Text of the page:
Growing commercial business? Is this the same GM that said it loud and said it proud: we hereby swear-off fleet sales to protect retail residuals and get GM out of the “pile ‘em high and sell ‘em cheap” mentality? The numbers tell the tale. In August, GM’s total fleet sales rose by 21 percent. And as for LaNeve’s professed “double digit decline in daily rental sales,” note the “so far this year” qualifier. GM’s sales to rental companies increased by 24 percent during August.

In other words, Wagoner’s mob reneged on their promise to their retail customers. They sacrificed their retail customer's vehicular equity to goose the company's August numbers. They cheated. Sometime in mid-August, someone placed a call to fleet buyers and said OK, we’re done starving you of cheap cars. How many would you like ‘cause we got LOTS.

It’s hard to be specific. In a radical and deeply suspicious break with previous policy, GM didn’t separate out fleet and retail sales numbers for August. But the fact that sales of all the usual rental car suspects (Pontiac G6, Chevrolet Impala, Chevrolet Malibu, etc.) matched or exceeded last year’s totals in a declining market is pretty damn damning. If you think about it, that 7.8 percent drop in GM's car sales would have been catastrophic without bulk sales.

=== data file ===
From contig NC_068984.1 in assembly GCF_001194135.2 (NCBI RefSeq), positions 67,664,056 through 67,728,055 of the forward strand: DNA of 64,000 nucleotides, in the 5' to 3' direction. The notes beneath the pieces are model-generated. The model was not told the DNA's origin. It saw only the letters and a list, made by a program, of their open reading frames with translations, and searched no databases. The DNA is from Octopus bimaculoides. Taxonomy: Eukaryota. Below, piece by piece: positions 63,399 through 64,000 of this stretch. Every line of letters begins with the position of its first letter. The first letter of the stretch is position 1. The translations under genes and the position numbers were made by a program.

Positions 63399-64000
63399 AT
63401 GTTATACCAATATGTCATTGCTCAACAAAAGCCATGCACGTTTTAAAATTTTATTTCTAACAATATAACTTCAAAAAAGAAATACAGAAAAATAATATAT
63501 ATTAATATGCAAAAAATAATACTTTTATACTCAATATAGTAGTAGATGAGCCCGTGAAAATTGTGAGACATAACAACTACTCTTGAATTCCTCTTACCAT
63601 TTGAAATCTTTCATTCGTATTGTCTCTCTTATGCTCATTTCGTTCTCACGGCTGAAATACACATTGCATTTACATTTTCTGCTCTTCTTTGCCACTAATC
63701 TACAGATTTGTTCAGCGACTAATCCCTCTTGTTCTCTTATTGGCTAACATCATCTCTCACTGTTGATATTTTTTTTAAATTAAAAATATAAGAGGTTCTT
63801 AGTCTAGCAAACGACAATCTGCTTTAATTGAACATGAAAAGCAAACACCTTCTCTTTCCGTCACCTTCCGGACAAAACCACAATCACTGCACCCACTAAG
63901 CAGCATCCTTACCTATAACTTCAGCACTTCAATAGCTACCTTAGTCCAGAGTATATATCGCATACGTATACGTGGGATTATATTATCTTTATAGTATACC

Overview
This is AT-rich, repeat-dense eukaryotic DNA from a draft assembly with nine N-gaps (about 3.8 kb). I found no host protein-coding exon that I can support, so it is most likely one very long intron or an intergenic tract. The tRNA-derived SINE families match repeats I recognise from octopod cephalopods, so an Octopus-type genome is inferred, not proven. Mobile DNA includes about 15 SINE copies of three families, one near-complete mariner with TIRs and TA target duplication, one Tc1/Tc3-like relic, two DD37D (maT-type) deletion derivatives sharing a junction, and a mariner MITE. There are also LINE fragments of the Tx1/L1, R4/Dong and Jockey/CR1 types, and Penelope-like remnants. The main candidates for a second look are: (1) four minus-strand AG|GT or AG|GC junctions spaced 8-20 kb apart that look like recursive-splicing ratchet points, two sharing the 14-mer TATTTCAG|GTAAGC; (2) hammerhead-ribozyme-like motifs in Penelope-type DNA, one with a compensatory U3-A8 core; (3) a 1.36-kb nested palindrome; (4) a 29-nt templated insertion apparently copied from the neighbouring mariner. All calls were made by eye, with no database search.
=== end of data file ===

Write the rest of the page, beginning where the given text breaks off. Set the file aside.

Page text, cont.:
As for the trucks, again, we have no idea how many went to fleets. But you can bet it was a bunch. Whenever there’s a statistical anomaly–such as the reversal of GM’s sales losses and Toyota’s sales gains– common sense says something’s changed. On the retail truck side, there’s only one factor that could explain a Silverado or Sierra surge: increased incentives. From July 31 onwards, GM offered from $2k to $4k incentives or zero percent financing on their pickups– even as Toyota quietly dropped national incentives on their Tundra.